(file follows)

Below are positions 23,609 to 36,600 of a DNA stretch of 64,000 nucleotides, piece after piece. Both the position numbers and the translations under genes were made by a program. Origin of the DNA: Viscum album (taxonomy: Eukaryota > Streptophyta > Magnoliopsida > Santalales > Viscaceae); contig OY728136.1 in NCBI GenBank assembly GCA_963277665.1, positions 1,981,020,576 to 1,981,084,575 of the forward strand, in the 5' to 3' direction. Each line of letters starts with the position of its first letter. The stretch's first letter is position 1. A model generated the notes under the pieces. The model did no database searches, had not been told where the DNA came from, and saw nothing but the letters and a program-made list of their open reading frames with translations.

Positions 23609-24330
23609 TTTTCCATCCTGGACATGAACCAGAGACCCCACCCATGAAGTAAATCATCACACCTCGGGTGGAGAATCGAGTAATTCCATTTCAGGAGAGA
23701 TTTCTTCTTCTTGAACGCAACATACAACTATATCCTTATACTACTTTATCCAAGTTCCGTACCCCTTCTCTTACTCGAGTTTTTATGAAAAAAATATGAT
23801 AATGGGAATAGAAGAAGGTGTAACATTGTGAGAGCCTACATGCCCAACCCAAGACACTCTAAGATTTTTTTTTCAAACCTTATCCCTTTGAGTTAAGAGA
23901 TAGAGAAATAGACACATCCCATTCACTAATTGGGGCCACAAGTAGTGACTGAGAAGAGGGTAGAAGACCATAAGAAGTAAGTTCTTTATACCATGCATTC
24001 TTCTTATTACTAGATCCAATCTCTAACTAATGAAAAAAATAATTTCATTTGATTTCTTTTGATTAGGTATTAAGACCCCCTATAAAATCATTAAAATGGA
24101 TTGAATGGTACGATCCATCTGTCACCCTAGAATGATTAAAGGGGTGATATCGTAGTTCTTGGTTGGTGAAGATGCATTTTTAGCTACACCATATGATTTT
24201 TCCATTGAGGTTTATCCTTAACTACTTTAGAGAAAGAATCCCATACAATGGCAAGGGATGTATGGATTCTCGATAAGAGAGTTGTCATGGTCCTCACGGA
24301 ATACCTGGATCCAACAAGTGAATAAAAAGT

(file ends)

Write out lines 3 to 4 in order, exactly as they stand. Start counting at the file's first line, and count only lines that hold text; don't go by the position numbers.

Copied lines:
23609 TTTTCCATCCTGGACATGAACCAGAGACCCCACCCATGAAGTAAATCATCACACCTCGGGTGGAGAATCGAGTAATTCCATTTCAGGAGAGA
23701 TTTCTTCTTCTTGAACGCAACATACAACTATATCCTTATACTACTTTATCCAAGTTCCGTACCCCTTCTCTTACTCGAGTTTTTATGAAAAAAATATGAT